I’ve seen the artifact pictured above, in an exhibition. It’s one of the main reasons we believe the Vikings wore “nasal” helmets like the one I wear, even though none of that sort from the period has ever been found in Scandinavia.
I’d seen it pictured in books many times before I saw the real thing. Its size surprised me. It’s only about as big as a man’s thumb, an object somebody probably carved for fun out of a piece of antler, for no reason other than to pass the time.
A friend who reads this blog recently complimented me, in a personal note, on my “erudition” in Viking studies. I suppose I know a fair bit, when graded on the curve (I describe myself as a knowledgeable amateur), but I keep getting surprised by things.
Grim of Grim’s Hall has been moderating a reading of Njal’s Saga this summer, over at his blog. I drop in my two cents now and then, but I’m constrained slightly by the fact that a lot of things that confuse ordinary readers actually confuse me just as much. Especially when it comes to Norse law.
I’ll be honest—when it comes to Norse law in my novels, I fake a lot of it. You almost have to. The earliest extant Norwegian law codes date from after the Viking Age. So you have to guess what’s old and what’s new. But I’ll be honest—I haven’t even read the later codes that are available, such as the Gulatingsloven. I pick up bits and pieces from secondary sources. And when it comes to judicial procedures at the Things, I have some general guidelines I’ve researched, but I wing a lot of it.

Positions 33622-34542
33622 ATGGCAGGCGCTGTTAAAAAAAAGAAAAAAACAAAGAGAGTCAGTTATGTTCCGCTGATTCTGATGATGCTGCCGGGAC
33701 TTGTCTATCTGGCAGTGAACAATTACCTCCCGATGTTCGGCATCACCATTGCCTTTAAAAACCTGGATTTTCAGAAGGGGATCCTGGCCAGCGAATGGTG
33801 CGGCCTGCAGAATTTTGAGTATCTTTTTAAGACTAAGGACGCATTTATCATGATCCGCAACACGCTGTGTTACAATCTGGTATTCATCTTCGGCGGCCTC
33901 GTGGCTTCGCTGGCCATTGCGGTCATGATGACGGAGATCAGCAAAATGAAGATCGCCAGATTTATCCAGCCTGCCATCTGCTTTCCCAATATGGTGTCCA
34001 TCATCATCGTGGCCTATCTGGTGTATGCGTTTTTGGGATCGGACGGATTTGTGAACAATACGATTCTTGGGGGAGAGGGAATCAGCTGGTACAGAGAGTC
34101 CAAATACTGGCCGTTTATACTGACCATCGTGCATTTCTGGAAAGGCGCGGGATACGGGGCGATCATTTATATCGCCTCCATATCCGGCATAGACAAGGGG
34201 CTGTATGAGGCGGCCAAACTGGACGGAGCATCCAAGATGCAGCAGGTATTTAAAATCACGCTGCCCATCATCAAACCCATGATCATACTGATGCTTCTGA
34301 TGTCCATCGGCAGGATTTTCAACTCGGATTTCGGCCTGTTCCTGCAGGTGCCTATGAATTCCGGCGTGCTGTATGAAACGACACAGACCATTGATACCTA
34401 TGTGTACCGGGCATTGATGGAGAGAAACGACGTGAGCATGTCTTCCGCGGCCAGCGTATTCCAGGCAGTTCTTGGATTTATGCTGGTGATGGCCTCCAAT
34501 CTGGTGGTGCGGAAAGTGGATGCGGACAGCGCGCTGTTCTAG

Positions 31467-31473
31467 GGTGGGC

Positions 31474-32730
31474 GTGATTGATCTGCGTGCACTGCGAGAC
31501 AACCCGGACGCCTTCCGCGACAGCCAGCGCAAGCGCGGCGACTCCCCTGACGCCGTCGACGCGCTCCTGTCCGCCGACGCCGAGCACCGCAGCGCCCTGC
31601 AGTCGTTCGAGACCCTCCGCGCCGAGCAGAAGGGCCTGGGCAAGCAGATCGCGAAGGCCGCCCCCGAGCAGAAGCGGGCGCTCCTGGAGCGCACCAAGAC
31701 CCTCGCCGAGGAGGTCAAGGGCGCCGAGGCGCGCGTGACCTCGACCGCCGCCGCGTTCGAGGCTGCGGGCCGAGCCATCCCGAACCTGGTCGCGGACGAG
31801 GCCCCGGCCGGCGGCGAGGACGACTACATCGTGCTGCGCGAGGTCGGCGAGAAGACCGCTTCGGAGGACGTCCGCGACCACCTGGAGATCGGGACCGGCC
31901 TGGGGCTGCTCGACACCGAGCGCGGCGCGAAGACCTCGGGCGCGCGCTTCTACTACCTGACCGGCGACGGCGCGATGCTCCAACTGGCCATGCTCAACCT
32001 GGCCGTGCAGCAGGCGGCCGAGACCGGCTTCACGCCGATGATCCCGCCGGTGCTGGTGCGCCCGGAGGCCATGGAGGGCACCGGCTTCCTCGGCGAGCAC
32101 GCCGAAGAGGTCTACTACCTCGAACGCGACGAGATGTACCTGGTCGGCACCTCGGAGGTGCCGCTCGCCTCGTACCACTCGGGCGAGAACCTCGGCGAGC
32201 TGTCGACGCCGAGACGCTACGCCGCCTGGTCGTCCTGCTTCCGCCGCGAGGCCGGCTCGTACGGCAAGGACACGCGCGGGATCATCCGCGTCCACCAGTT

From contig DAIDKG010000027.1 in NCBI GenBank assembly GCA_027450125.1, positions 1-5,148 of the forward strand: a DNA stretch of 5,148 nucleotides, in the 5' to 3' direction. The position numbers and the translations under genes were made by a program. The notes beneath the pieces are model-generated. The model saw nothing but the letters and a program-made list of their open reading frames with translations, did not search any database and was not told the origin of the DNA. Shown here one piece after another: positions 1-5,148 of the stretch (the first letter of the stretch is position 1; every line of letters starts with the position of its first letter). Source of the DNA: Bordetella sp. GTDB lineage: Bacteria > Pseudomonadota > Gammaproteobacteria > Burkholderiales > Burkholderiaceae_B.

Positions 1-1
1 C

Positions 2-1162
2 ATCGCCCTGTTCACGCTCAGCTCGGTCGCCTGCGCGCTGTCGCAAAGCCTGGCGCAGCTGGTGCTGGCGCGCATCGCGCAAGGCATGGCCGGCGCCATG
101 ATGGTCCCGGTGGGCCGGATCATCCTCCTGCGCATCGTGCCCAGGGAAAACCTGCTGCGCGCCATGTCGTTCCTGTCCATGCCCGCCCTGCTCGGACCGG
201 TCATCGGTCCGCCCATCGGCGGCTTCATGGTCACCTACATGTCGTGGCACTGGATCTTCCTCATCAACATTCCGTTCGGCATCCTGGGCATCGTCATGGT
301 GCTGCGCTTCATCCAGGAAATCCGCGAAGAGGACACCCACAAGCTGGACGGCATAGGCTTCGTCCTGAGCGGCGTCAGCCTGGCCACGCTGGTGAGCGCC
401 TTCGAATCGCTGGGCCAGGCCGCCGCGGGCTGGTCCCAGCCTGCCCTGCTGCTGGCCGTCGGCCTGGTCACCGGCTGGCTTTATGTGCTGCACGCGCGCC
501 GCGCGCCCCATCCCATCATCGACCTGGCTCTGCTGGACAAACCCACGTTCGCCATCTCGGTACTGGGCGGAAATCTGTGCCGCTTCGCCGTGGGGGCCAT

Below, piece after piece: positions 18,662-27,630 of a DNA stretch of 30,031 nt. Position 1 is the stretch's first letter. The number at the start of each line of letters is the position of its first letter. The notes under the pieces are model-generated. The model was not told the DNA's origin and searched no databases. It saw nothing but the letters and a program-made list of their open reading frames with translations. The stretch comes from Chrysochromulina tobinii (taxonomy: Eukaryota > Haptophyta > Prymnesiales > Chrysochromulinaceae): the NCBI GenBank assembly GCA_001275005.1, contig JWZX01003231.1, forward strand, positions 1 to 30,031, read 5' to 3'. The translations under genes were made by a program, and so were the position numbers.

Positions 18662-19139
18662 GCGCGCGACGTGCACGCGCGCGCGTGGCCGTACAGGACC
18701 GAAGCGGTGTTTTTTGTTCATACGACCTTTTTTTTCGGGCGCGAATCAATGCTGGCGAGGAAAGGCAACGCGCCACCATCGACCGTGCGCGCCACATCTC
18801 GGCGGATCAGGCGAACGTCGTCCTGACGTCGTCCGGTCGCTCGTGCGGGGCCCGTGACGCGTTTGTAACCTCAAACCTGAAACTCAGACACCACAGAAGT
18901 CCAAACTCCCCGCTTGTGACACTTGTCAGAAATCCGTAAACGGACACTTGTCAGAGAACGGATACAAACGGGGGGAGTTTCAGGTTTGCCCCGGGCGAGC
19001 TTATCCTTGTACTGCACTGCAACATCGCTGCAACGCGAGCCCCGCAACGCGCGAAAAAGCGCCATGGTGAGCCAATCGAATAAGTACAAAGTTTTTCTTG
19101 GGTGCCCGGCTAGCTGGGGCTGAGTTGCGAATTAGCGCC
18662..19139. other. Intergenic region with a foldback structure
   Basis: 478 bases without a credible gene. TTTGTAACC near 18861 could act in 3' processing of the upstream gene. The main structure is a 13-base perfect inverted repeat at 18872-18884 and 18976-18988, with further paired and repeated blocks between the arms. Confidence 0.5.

And when I re-read Njal’s Saga, I feel kind of justified.
Because the law makes no sense at all to the modern mind.
The titular character is Njal Thorgeirsson, a man known for his wisdom and shrewdness, not for his warlike skills. He almost always tries to avert violence through the clever use of the law. When his good friend Gunnar of Hliderend and his brother are attacked by an overwhelming force, and nevertheless defeat them, killing several, Njal negotiates a settlement that involves Gunnar and the brother being outlawed for three years. This seems unjust to us, especially in a clear case of self-defense against amazing odds, but the point in Viking law seems to be less about right and justice than about relative social status and balancing economic loss.
Then Gunnar (acting in the insane manner Viking heroes often do—heroism seems to be a form of madness sometimes) decides he won’t leave the country to wait out the time of his outlawry after all. This puts him technically outside legal protection. Anyone can slay an outlaw without penalty (in theory).
So Gunnar’s enemies assemble to attack his farm, and Gunnar is killed at the end of one of the legendary last stands of the sagas. And what does Njal do? Even though Gunnar was an outlaw, he advises his sons to kill some of the killers, and they get away with it in the legal proceedings that follow, apparently because public opinion was sympathetic to Gunnar.
So when I say I don’t understand Norse law, it’s not the same as saying I haven’t tried. Frankly, I doubt if anyone understands Norse law.